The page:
The amazing story of the U.S. Army nurses stationed on Bataan, Corregidor , and imprisoned in Santo Tomas prison camp in Manila. Each woman has their own incredible story to share. This is an eye opening tale of intrigue, determination and bravery in WWII, by a band of angels who struggled with hunger, illness and deprivation of freedom while caring for their patients under fire. They are to be saluted with great pride and bravado for their role in the war.


The Rescue

Steven Trent Smith – John Wiley & Sons Publishing – Hoboken, N.J.


The submarine rescue of 40 Americans trapped in the Philippines on the island of Negros – the capture of Japan’s Z Plan(the decisive battle strategy for destroying the U.S. Pacific Fleet), and  the climactic battle of the Philippine Sea , is the core of a fantastic adventure of this real life drama. Smith’s brilliant and meticulous research, and an eye for detail, makes this true WWII story an engaging and dynamic tale to sink your teeth into.


God’s Arms Around Us

William Moule – Blue Dolphi


December 8, 1941. William R. Moule, American miner working in the Philippines, his wife, who was expecting a baby, and their two  young children found themselves trapped by the invading Japanese  Rather than go into a concentration camp with other civilians – and believing the war to soon be over – the Moules took to the mountains. This book tells the story of what happens after that. This is a book to challenge your mind and prompt you to think, “What would I have done?”


The Battle for Manila

Connaughton, Pimlott & Anderson – Presidio Press


Three educators and military historians of the famed Royal Military Academy at Sandhurst recount the devastation that was The Battle of Manila. The aftermath of the over month long battle from February 3, 1945 – March 4th, 1945 still remains the great tragedy deeply engraved on the hearts of all Filipinos, and in the memories of the diminishing band of U.S. Pacific War Veterans.  The analytical views of both the Japanese and U.S. military bears the responsibility of one of the most devastating battles ever fought in WWII. The massacres which were deliberately executed on Filipinos and allied civilians by the retreating Japanese during the Battle for Manila will forever be fodder for historians, researchers and those family members left behind. The eternal question - liberation or destruction, still remains.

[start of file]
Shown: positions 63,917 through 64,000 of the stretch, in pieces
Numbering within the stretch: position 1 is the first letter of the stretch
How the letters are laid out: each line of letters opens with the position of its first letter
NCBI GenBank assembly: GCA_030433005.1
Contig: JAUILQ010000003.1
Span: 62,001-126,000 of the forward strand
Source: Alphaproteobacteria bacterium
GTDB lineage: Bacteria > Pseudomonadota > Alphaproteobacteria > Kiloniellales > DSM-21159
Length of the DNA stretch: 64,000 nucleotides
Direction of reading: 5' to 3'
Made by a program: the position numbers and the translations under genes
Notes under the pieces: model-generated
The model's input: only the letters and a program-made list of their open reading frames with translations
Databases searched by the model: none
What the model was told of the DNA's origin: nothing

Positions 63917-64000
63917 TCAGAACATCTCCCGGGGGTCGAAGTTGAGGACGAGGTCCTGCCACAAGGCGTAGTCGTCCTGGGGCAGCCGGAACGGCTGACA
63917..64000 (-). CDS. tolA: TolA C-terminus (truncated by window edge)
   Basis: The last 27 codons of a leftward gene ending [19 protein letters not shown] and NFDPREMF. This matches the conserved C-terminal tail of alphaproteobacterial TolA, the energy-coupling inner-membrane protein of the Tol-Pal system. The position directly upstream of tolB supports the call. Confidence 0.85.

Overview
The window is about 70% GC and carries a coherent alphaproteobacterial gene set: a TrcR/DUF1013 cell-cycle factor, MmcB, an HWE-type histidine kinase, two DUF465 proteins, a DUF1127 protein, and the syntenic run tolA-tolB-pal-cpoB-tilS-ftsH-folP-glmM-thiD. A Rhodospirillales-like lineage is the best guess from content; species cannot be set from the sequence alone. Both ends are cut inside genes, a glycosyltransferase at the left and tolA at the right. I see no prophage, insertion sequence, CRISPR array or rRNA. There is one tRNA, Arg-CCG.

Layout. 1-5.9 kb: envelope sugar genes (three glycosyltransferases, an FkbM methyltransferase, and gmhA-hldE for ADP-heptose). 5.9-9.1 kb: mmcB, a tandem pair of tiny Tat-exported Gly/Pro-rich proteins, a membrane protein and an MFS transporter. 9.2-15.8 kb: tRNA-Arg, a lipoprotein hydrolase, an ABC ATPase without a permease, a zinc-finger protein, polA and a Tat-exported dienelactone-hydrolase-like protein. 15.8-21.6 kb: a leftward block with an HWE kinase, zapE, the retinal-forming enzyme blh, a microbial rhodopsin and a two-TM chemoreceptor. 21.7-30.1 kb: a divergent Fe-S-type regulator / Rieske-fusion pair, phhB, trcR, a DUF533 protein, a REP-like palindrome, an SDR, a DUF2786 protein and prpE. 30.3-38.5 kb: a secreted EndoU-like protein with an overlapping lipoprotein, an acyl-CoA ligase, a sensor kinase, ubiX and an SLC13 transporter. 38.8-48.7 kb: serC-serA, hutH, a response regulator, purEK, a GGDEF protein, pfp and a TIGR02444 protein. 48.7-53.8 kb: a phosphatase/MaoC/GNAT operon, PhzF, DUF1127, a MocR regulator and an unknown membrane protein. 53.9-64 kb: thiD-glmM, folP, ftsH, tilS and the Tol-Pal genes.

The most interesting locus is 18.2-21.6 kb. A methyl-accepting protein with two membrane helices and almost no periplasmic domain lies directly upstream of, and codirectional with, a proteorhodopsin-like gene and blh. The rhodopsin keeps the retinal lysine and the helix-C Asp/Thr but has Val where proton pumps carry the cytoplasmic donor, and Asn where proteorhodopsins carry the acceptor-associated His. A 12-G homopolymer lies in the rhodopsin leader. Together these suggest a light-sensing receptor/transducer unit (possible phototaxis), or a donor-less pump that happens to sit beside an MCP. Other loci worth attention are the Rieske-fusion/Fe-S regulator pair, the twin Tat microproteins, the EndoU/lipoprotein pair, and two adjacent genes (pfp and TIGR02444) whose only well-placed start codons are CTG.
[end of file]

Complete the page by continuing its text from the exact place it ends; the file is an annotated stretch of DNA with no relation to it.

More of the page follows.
Angels at Dawn

The Los Banos Raid – Lt. Gen. E.M. Flanagan, USA (Ret) – Presidio Press


This is a story of intricate and resourceful staff planning; well trained, disciplined, battle tested troops; extraordinary heroism by brave young prisoners; heroics by fractious guerrilla bands; and appropriate and reasoned decision making by tactically sound commanders on the ground. Paratroopers of the 11th Airborne, a recon platoon and hard hitting guerrillas hit the Los Banos civilian prison camp in unison. Rescuing all the 2,122 prisoners and moving them behind enemy lines was a disciplined operation resulting in a satisfying mission to beat all rescues – not without the bitter sweet operations ending in a devastating reprisal.


That We May Live

Grace Nash – SHANO Publications – Scottsdale, AZ


For Grace Nash, the First Violinist of the Manila Symphony and a young American mother, life was anything but routine during the war in a Japanese prison camp in the Philippines. After finding out Grace and other women were pregnant, the Commandant issued an edict that these women should be banished in exile outside the prison gates. Husbands were put in small cells as a punishment.


The story of her pregnancy on a small island with other pregnant women, old soldiers and ex-prostitutes is a horror story that should never have happened.  Her family who was forced apart were finally reunited and sent to Los Banos prison in the country till their sweet liberation by the 11th Airborne. Their subsequent return to the states and freedoms’ aftershocks of civilization tells an all encompassing story of WWII.


The Rape of Nanking

Iris Chang – Basic Books –


This is the story of the Forgotten Holocaust of WWII. Amazingly, the story of this atrocity-one of the worst in world history-continues to be denied by the Japanese government. This book attempts to analyze the degree to which the Japanese government and it’s militaristic culture fostered in the Japanese soldier a total disregard for human life. The death toll at Nanking exceeded the immediate deaths from the atomic blasts at Hiroshima and Nagasaki.


How Sweet the Mango, No? – The Journey of a Hispanic Amerasian 

Mathias Mendezona -